As for many of us with loved ones in other countries, I send money regularly to my husband R in Mexico.
In my world, sending money through Western Union and MoneyGram has run the gamut from annoying to humiliating.
Over the years, I’ve sent money via Western Union or MoneyGram to R from sketchy liquor shops, crowded supermarkets, and understaffed drug stores all over the US. Even though my info and R’s info are in both their systems, something inevitably comes up, such as the person can’t find R’s city in Mexico. I’ll spell it out for them on a piece of paper, and the person will still be convinced that I made up the name.
A person processing my money transfer once told me that, “I don’t look like the type of person who sends money to Mexico.”
A good friend of mine suggested that I check out a place in the Fruitvale here in Oakland. I was so burnt out from MoneyGram and Western Union, that I decided to give it a go, preparing myself for the worst.
It actually has restored a little bit of my faith.
The employee there, C always greets me with a wide smile. The first time I came in, she was very warm and friendly, set me up with a membership card, explained the process to me, and sent me on my way quickly and professionally. I just had to get into the system once, and that was it, no further questions. She always looks for the best place for R to pick up money in Mexico, where he can get the highest exchange rate. She says his name with care, and never has and never will ask if the city where R lives is real.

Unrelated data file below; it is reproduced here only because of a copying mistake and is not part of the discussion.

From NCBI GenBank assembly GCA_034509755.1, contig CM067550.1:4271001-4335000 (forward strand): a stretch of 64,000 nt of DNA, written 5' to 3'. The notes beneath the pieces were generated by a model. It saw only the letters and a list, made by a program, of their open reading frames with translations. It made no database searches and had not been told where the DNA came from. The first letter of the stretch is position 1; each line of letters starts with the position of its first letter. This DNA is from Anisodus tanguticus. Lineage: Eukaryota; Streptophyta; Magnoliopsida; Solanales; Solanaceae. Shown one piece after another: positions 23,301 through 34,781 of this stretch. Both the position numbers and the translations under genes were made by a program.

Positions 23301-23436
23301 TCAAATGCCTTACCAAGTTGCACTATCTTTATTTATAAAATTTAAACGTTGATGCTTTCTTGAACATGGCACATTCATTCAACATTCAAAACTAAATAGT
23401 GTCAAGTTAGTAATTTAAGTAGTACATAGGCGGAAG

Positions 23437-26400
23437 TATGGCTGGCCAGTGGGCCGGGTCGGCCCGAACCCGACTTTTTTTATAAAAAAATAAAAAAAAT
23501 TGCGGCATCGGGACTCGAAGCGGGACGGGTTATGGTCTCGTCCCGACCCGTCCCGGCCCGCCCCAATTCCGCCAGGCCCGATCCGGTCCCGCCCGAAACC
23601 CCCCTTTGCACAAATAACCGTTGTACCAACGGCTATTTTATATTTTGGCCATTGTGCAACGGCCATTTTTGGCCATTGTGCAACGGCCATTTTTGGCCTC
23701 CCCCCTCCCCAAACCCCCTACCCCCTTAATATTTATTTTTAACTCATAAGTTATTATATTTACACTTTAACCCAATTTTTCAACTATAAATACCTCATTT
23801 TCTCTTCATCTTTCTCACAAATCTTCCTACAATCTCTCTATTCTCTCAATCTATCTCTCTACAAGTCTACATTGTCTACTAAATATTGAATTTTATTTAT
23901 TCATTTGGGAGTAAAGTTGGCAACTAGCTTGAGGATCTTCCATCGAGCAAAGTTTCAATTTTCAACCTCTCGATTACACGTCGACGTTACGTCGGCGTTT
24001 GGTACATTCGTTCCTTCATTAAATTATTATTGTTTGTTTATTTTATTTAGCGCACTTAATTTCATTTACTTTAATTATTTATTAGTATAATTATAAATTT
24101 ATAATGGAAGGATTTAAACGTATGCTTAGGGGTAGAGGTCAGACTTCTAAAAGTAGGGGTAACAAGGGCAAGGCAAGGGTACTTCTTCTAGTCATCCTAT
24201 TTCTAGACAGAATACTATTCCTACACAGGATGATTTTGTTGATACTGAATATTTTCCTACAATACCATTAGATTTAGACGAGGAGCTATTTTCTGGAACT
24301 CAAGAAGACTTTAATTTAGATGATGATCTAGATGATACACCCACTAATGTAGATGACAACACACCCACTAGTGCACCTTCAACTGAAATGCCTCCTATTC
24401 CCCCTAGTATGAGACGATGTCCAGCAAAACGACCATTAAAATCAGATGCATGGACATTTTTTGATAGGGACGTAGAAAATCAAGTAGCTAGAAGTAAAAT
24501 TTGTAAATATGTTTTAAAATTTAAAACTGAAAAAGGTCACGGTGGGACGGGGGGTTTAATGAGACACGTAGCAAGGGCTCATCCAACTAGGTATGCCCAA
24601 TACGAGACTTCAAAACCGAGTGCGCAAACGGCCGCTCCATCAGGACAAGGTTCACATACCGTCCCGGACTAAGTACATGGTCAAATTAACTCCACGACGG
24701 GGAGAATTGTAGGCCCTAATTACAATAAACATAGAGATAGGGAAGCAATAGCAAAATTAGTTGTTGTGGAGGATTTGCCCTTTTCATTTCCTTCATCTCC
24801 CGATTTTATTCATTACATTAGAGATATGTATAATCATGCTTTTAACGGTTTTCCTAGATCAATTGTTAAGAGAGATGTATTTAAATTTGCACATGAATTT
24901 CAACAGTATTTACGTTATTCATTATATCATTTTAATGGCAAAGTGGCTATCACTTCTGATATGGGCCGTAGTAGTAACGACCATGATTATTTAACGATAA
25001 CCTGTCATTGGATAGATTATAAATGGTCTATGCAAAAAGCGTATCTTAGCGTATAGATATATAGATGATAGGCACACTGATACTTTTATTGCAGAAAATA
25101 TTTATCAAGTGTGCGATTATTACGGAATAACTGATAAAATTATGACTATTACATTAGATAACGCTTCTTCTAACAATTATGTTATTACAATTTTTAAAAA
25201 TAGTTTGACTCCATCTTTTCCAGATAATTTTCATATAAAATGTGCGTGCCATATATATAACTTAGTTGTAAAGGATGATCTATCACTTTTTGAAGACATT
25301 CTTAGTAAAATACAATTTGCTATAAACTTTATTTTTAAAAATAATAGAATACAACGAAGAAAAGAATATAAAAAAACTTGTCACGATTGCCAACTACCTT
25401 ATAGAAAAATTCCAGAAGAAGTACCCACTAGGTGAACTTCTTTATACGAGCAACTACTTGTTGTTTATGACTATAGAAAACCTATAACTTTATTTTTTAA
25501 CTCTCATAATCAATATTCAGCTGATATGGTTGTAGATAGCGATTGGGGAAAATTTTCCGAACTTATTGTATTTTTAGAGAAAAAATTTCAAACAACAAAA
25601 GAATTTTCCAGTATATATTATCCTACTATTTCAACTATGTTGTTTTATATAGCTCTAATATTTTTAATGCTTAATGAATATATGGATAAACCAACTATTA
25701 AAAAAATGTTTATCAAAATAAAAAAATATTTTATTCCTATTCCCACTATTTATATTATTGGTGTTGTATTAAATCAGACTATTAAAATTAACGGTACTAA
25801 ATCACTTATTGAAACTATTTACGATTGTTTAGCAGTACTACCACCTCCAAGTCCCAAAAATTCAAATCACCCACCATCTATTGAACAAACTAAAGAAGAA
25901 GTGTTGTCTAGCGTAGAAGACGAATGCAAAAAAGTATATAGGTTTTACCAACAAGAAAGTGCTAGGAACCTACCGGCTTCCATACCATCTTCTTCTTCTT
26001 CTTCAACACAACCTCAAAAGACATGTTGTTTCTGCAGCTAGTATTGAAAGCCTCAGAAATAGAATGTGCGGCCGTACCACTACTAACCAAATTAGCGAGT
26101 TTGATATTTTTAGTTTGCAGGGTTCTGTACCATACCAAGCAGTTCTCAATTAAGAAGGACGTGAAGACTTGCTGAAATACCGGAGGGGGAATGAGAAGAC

C is from Costa Rica. And while she and I could speak in English, we always speak in Spanish. And sometimes, when I’m tired, or my brain’s just not working, my Spanish comes out profoundly crooked. C never makes any snide remarks, just sails along with my bumpiness.
Since I came back from my last visit in Mexico, I hadn’t seen C in the times that I’d gone to send money. While I was totally taken care of by the other employees, I missed her. I thought that perhaps she had left the job.
Last Saturday, I stopped by to send some money, and there she was. C’s working a second job Monday and Tuesdays at an accountant’s office, which is why I hadn’t seen her. There were two people ahead of me, and she still gave me a big smile. I saw how she treated other customers with the same respect, saying their loved one’s name with the same warmth in her voice as she says my husband’s name.
When I got to the window, she asked me how my trip to Mexico was, and looked at me with a lot of compassion in her eyes when I told her that it was a great trip.
She joked with me that she thought I’d decided to stay in Mexico.
We then half-seriously but half-jokingly promised each other that if we ever do leave the US permanently, that we’d better let the other one know and say goodbye.
For those of us who send money regularly to loved ones in other countries, the process can definitely hurt your heart.
But today I’m thankful for people like C-she is a part of my extended team that looks out for R and myself.
My membership card says, “Cliente Preferido”-Preferred Customer. I truly do feel like one.
And I won’t lie-there’s a big part of me that would love to bring R up to the window one day and introduce them to each other. The name that she’s said so warmly all this time, smiling shyly back at her.
Monday wishes, kids. Monday wishes.